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This Veteran’s Day, Missouri State University will hold a taps ceremony on the eleventh hour of the eleventh day of the eleventh month. KSMU’s Adam Hammons asked what else MSU will be doing to honor our veterans.
(medley of taps)
That’s what it’ll sound like next week when 79 trumpeters will play Taps in staggered succession. Taps is the somber and recognizable tune used nightly in the military to signify lights out. It’s also used during flag ceremonies and funerals. On Veteran’s day, Thursday, November 11, the trumpeters and buglers will sound the tune across the Missouri State campus in a tribute to veterans.
Roger Stoner is the associate dean of the college of arts and letters and helped organize the cascade taps project.
“Hopefully [those who hear it] have remembrances of family members or friends or something that have participated in the service and know what the sacrifice is and that it’s a meaningful time. We hope that they will stop and pay their respects and then go on with their daily activities after the cascade has passed them.”
It’s called a cascade because the trumpeters will not be all in one spot, nor will they play at the same time. The 79 musicians will be spaced all around campus at 50 to 70 yard intervals. At seven minutes before 11 a.m., one person will start and the next player won’t begin until the first three notes of Taps have been played.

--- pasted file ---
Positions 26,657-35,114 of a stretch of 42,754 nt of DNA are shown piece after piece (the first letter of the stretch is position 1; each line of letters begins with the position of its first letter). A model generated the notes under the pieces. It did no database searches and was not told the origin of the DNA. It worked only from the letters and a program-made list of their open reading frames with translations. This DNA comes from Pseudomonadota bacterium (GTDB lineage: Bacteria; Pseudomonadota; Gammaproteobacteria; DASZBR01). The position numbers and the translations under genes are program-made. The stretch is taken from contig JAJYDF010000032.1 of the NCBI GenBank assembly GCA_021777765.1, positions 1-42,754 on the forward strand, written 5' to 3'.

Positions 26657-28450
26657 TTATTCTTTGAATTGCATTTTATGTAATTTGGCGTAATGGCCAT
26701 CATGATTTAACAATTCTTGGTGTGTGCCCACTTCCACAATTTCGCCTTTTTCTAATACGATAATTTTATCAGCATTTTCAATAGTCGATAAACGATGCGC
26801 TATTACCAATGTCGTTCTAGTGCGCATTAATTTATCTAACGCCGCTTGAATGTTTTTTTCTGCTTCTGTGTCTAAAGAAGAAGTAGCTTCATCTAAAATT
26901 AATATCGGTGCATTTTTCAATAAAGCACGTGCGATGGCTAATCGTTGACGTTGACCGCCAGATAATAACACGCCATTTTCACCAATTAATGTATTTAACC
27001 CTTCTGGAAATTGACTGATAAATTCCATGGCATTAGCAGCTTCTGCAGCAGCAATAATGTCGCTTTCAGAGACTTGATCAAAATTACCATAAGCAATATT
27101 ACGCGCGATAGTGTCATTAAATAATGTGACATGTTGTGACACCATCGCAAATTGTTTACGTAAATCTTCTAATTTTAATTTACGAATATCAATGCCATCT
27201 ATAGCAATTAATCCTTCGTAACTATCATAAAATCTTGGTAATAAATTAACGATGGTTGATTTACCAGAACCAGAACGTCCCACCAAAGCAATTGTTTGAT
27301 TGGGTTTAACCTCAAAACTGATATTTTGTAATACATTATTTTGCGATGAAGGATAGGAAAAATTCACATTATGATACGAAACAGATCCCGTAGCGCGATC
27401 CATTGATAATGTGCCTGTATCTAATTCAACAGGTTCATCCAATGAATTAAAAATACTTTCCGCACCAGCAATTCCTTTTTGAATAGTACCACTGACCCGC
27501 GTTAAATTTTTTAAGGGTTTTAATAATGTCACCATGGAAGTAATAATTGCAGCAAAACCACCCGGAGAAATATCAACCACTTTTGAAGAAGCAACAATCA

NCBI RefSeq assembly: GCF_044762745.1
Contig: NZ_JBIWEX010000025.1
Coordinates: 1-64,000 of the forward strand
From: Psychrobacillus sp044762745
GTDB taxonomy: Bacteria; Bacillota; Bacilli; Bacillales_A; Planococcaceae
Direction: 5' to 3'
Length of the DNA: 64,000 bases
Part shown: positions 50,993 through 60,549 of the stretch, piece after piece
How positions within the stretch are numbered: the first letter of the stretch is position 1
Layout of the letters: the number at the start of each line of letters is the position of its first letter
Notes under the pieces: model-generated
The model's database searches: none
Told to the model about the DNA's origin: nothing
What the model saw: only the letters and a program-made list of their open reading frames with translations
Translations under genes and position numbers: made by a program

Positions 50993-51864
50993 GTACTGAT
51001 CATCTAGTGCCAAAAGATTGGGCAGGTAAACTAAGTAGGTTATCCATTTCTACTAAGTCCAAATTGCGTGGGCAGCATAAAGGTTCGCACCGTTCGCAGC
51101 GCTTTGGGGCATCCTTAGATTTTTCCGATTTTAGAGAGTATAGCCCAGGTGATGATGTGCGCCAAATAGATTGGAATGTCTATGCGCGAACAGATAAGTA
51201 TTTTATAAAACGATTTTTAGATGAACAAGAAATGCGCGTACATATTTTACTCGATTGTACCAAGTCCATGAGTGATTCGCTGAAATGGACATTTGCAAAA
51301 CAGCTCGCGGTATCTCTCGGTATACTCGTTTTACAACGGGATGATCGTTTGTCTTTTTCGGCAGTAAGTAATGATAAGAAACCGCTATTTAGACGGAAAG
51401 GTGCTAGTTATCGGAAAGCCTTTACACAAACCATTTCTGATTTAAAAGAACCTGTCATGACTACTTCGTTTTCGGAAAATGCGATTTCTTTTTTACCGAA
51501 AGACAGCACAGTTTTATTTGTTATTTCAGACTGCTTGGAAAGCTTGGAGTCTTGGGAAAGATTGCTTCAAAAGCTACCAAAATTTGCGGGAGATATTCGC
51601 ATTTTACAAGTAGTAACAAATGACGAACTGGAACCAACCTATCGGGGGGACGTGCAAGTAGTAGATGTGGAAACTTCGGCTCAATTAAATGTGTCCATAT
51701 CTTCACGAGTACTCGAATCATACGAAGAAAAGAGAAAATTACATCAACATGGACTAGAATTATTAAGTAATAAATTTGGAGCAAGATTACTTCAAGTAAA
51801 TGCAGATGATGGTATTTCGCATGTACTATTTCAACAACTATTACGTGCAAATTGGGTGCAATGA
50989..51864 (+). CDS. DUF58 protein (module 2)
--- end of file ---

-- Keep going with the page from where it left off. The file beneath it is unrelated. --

The sounds will eventually die down, with the last musician playing at Carrington Hall on campus at 11 a.m.
Eric Schrantz is a sophomore Pride Band member at Missouri State.
“It’ll be like an echo taps. You know one person will start and the next person will start and the next player will start. So it’s almost like taps will be moving across campus. And I think that that effect is something you can’t get anywhere else.”
Schrantz will be joined by 55 other members of the Pride Band and players from Evangel University, Drury University, and three community bands.
Missouri State will also hold its annual Veteran’s Day Breakfast between eight and ten in the morning in the Plaster Student Union Ballroom. After the Taps project, there will be a carillon concert playing patriotic songs outside Meyer Library.
For KSMU News, I’m Adam Hammons.